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Exploring Bulgaria


July 13, 2011 • Comments Bulgaria


Exploring Bulgaria

 

I arrived in Sofia on the night train from Belgrade. The train is my absolute favourite way of travelling, though this train was cold, because the window would not close, which meant that a current of cold air streamed through the carriage all night, preventing sleep. I thought that it arrived exactly on time, exploding the myth that Balkan trains are usually late, But it turned out that I'd forgotten about the time change, so it was 8.30 am, rather than 7.30, which was when it was supposed to arrive. Not that it made any difference to me, but I was being met by a friend, which meant that he had to wait for an hour.


 

It turned into a gloriously sunny morning and after we crossed the lion bridge and I left my rucksack at the hostel at Pop Bogomil, where I was staying, we went on to the city centre, looked in at St Sofia church and the Alexander Nevsky Cathedral, and had a coffee outside the Gallery of International Art.





 

I felt at home in Sofia immediately, with its leafy cobbled streets, undulating paving stones, elegant churches and gliding orange trams. People are friendly, relaxed, and indulgent with my inability to speak the language. The people at the hostel in Sofia told me to leave my rucksack there, when I went off for a couple of days to the Black Sea. The woman at the hotel in Nesebar, where I stayed for a couple of days, was all smiles and laughter when she showed me to my room.




 

I did provoke the ire of a ticket inspector on a train back from Plovdiv to Sofia, as he rattled off a stream of Bulgarian and pointed to something on the ticket, but I was mystified as to what I had done wrong. A woman in the same compartment explained to me that I should have got it stamped at Plovdiv station, but I hadn't known that, as this information was written in Bulgarian. She managed to convey this information by sign language, as we had no language in common. But the thing is, she made the effort. People who get on trains in the same compartment as you will speak to you. If you don't speak their language, they sometimes try to find one in common, and if not, they will simply smile. This kind of friendliness is largely absent from Western European trains, where people sit in their own private worlds and rarely speak. My Bulgarian friend P said that it's usually poorer people who take the trains, which stop at small villages throughout the country; the coach is the more upmarket – and expensive – way to travel. Just to try it out, I took the coach from Sofia to Nesebar, but to sit in a cramped place on a bus for hours, unable to move around, is the same whatever country you are in and I was at a loss to figure out why people would choose the coach. Except perhaps on account of the delays.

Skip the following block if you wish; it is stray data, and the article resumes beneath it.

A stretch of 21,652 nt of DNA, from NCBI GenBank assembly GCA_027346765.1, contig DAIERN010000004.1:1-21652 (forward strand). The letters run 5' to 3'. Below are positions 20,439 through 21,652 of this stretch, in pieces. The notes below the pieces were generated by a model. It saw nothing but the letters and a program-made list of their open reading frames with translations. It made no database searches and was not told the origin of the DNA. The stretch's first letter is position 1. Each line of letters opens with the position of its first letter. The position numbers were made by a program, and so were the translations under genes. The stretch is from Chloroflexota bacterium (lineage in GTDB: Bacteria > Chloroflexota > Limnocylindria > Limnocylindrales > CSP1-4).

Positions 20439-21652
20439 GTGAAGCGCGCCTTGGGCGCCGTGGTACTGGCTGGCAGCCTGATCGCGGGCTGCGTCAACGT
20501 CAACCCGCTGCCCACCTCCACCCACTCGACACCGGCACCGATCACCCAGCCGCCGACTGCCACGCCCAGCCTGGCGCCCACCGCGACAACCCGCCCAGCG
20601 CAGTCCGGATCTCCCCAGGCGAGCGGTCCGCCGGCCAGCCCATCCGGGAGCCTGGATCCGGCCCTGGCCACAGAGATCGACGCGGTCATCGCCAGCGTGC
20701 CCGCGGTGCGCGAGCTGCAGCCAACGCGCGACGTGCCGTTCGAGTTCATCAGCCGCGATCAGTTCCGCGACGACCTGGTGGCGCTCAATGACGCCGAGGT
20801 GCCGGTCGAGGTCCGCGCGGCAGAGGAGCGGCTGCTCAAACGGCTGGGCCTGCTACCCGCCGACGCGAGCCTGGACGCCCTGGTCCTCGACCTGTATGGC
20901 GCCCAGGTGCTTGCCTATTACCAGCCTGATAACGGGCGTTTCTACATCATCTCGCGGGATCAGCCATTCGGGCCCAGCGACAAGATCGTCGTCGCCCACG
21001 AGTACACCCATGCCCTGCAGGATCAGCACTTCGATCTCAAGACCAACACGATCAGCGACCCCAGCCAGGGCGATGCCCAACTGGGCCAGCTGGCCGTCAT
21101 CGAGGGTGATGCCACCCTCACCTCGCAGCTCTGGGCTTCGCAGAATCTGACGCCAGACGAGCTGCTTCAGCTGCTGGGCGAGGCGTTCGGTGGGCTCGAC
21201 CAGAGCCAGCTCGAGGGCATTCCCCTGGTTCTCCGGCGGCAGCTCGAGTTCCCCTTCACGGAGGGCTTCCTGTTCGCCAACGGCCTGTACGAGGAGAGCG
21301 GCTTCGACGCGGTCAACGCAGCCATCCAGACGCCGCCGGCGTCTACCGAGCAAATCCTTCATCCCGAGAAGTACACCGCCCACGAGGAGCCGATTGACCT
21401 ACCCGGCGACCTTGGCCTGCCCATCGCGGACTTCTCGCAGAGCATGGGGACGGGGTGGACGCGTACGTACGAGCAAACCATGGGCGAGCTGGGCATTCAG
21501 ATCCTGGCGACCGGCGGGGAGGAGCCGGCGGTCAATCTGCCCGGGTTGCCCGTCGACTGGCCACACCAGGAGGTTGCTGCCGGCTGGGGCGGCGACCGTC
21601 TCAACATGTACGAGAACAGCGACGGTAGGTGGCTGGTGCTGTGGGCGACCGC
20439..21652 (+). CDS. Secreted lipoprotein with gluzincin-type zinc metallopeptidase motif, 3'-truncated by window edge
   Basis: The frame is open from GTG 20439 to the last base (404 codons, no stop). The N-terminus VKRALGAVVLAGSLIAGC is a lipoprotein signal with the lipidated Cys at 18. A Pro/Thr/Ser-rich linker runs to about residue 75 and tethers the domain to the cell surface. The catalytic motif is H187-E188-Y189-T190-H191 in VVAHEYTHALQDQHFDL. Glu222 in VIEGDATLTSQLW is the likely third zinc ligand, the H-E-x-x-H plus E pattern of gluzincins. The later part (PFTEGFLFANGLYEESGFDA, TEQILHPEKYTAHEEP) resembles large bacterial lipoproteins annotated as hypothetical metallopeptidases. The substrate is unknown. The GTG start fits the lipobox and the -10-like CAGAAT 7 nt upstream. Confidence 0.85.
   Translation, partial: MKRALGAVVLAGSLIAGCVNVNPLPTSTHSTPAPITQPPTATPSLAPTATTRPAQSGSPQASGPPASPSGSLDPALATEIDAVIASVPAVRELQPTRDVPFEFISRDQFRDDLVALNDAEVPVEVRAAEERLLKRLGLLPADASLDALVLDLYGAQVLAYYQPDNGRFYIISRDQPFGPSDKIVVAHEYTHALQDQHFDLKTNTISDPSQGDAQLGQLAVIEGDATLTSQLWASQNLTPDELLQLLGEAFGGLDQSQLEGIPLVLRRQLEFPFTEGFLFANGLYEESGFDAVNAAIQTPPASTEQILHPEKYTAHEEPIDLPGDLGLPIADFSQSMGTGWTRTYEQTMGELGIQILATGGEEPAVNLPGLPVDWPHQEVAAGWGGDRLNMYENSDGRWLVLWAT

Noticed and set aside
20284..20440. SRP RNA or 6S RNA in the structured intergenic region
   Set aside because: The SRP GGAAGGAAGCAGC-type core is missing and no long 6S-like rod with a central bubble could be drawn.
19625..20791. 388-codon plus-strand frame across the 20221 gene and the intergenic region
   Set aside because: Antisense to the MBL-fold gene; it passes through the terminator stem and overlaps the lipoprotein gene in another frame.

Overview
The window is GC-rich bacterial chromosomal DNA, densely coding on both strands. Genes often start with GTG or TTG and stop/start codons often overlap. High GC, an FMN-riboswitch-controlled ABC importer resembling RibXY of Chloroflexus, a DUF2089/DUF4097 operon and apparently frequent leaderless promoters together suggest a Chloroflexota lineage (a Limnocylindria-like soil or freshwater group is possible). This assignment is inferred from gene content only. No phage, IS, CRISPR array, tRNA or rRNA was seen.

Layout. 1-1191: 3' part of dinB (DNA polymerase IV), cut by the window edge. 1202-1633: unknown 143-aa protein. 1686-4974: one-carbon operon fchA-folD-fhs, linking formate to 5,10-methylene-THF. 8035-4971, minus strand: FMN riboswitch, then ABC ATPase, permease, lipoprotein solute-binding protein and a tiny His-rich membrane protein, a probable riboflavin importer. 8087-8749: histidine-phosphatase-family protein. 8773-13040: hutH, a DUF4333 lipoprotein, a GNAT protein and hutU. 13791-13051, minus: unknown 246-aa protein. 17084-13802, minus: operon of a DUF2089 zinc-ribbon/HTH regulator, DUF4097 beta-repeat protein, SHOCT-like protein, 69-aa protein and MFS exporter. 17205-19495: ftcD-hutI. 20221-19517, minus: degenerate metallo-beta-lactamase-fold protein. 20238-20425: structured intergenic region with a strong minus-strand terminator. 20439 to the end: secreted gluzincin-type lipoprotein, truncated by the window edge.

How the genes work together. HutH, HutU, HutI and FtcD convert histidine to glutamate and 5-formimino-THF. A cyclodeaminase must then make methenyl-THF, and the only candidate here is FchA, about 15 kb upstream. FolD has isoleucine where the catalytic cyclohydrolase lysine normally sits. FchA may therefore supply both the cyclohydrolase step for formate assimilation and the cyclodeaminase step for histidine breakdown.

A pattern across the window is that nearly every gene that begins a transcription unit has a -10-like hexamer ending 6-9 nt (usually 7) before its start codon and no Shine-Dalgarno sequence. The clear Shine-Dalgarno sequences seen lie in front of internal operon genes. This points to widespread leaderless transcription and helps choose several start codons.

Coming back from Nesebar, on the train from Bourgas, we had to wait two hours at Karnobat. As far as I could understand, this was because we had to meet up with the train from Varna, to join with our train to Sofia. I tried to imagine the scene if this had happened in western Europe. Somehow I doubted that the passengers would react with the same acceptance as did the people here.


 

I was delighted to be invited to read some of my poems in Sofia, at the Rock Bar Fans, at the launch of Petar Tchouov's latest book The Return of the Unicorns. 


I read in English and Petar read his translations of them into Bulgarian. The music was provided by the folk/rock band Gologan, a fantastic mixture of eastern rhythms on the kaval, with guitar riffs, a pounding drumbeat and some virtuoso singing by Angela. The spotlights picked out the players and lit up shafts of smoky air which provoked nostalgia in me – smoky basement bars no longer exist in western Europe.



 




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Morelle Smith

Morelle Smith

Morelle Smith is a writer of fiction, poetry, travel articles, essays, and a translator from French. She has worked in Albania for an NGO and as a teacher of English, and she returns to the Balkans as often as possible. Her published work includes the book of stories, Streets of Tirana, Almost Spring and Touching the Shell - two novellas, which take place in Albania. In addition to her stories about Albania published on BalkanTravellers.com and Rivertrain - her blog about writing and travelling, Morelle’s other publications on the web include: an essay on the Cathars of southern France; an interview with Ismail Kadare in The Dublin Quarterly; and Mirror City - a journey from Belgrade to Trieste - on www.13enote.com.


 

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